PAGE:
Sandor Clegane, a.k.a. The Hound, joins the ranks of characters back from the dead. (Photo: Helen Sloan/HBO)

Valar morghulis. All men must die, and after a rare deathless episode last week, Game Of Thrones returns by slaughtering a peaceful community and its leader, a charismatic sellsword turned septon. While the deaths in this week’s episode aren’t a bloodbath by Game Of Thrones standards, it sets in motion a potentially powerful arc for The Hound and reintroduces the Brotherhood Without Banners. It’s also a glimpse into what must be a rare cranny of what Westeros looked like before war ravaged its lands and people, and a forcible reminder that peace is always a temporary respite; the gods (or god: George R.R. Martin) always have more in store for their players in Game Of Thrones, no matter where they go or how dead they seem.

Septon Ray

(Photo: Helen Sloan/HBO)

Advertisement

Who died? Septon Ray, a former sellsword who turned to the Faith Of The Seven to cope with his guilt after he cut a young child’s throat while the boy’s mother watched. After renouncing his violent ways and becoming a septon, Ray retreated to a secluded rural area of Westeros with his small band of followers, where they lived a peaceful pastoral existence until the violent excesses of Westerosi society intruded on their idyllic refuge. One of those lost souls was Sandor Clegane, who was saved by Septon Ray after the holy man discovered the dying warrior by the side of the road.

How did they die? Hung by the neck until dead, presumably by the three members of the Brotherhood Without Banners who approached Ray and his followers in the middle of their daily meeting. (“Presumably” because the death took place off camera, but who else could it have been?)

How shocking was it? We weren’t expecting Ian McShane’s highly publicized trip to Westeros to end so quickly, so that was a bit shocking. On the other hand, no one on Game Of Thrones is allowed to live in peace for more than about half an episode, so that tempers the surprise quite a bit. On a scale of “died peacefully in their sleep” (zero) to “eyes squished like grapes inside their skull” (5), this rates a cynically average 2.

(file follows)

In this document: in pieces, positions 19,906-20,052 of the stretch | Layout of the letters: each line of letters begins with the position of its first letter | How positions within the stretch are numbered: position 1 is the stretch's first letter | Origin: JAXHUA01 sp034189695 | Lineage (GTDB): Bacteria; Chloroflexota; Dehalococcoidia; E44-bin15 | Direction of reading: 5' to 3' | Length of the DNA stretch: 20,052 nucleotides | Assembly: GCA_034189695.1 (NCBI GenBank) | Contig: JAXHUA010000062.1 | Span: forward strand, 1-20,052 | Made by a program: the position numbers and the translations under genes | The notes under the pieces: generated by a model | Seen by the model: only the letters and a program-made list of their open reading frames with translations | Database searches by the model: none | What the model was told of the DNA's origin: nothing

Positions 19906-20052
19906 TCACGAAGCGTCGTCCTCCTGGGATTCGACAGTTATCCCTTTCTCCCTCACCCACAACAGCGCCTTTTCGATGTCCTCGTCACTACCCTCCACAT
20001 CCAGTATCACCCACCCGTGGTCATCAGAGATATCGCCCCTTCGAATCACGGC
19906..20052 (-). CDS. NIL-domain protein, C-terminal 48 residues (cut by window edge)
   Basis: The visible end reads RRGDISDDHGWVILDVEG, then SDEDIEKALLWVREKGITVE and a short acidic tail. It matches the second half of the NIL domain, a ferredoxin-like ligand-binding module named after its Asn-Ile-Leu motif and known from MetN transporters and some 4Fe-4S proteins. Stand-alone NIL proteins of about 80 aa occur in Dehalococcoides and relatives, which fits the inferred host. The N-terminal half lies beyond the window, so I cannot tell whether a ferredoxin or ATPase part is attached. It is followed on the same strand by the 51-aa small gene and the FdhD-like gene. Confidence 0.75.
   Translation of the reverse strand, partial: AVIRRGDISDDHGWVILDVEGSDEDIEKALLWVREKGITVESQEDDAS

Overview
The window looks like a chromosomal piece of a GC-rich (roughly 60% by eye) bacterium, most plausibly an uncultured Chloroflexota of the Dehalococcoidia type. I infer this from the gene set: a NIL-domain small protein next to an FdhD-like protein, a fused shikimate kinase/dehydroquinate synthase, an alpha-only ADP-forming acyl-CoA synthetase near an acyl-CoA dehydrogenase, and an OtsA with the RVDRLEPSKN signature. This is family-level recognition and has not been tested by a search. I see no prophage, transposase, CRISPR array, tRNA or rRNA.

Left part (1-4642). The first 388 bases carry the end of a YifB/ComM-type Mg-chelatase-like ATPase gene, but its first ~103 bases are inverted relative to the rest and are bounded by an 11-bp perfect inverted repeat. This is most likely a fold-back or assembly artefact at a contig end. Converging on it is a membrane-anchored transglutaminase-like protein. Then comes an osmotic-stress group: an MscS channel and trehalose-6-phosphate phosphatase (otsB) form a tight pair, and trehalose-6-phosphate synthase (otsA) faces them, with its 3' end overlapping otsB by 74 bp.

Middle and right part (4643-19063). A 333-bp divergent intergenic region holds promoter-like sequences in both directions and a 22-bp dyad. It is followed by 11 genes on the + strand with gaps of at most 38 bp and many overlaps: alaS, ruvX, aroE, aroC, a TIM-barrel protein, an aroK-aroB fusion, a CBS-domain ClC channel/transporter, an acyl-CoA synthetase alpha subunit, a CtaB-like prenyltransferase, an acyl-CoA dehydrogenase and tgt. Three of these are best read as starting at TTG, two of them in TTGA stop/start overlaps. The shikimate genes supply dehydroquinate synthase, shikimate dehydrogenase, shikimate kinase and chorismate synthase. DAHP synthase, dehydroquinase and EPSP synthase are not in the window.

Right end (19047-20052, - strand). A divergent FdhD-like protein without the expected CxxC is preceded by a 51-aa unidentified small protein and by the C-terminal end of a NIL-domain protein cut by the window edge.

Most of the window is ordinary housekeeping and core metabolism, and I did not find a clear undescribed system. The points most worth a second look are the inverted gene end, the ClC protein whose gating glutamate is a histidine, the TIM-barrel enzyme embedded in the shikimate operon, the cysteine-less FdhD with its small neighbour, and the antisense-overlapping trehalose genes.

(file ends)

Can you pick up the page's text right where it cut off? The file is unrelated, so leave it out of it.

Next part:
Advertisement

How awesome was it? The shot of Septon Ray hanging from the ramshackle sept he and his followers were building had a bit of a Sergio Leone vibe to it, and that’s awesome.

How much do we care? Does this mean no more quotes about tits and dragons? Because we care about losing Ian McShane. And Sandor’s return confirms that that fan theory about the CleganeBowl might not be too far off, so that’s exciting. On a scale of “nameless mercenary” (zero) to “Jon Snow” (5), our new friend Septon Ray gets a 2.5.

What does this mean for the show? The Hound is back, and now he’s motivated to use that ax for more than just chopping wood. Oh, and hope is a lie and death the only certainty.

Advertisement

Septon Ray’s followers

(Screenshot: Game Of Thrones)

Who died? The nameless—but no less valuable for that—commoners who followed Septon Ray in a verdant paradise straight out of Middle-earth. Their brief time on the show might contain Game Of Thrones’ brightest, most harmonious scenes, as if this little pocket of Westeros was unaffected by the wars that have ravaged so much of the land and destroyed so many families.

Advertisement

How did they die? Although it happened off camera, it’s apparent that the three men who rode to the camp on horseback—presumably members of the Brotherhood Without Banners—returned when The Hound was away chopping wood. Whoever it was, it looks like they easily slaughtered the entire utopian community.

How shocking was it? It wasn’t exactly a big surprise that those three super-shady guys returned or went for reinforcements. This is a classic revenge trope: The Hound now has a crusade to embark on that’s both personal and moralistic. A peaceful community isn’t long for George R.R. Martin’s world, making these people’s death a big ol’ goose egg in terms of shock value.

How awesome was it? Whatever the opposite of awesome is—sad, off-screen, and not altogether unexpected.

Advertisement

How much do we care? Poor Sandor Clegane. We care because he cares; with these simple folk he had found some semblance of peace. It was brief, it was beautiful, and it ended in the most ugly way possible. Out of sympathy for The Hound, these folks’ passing gets a 2.

What does this mean for the show? It means The Hound has a new adversary to strike down, presumably with the ax he yanks up in the episode’s closing shot.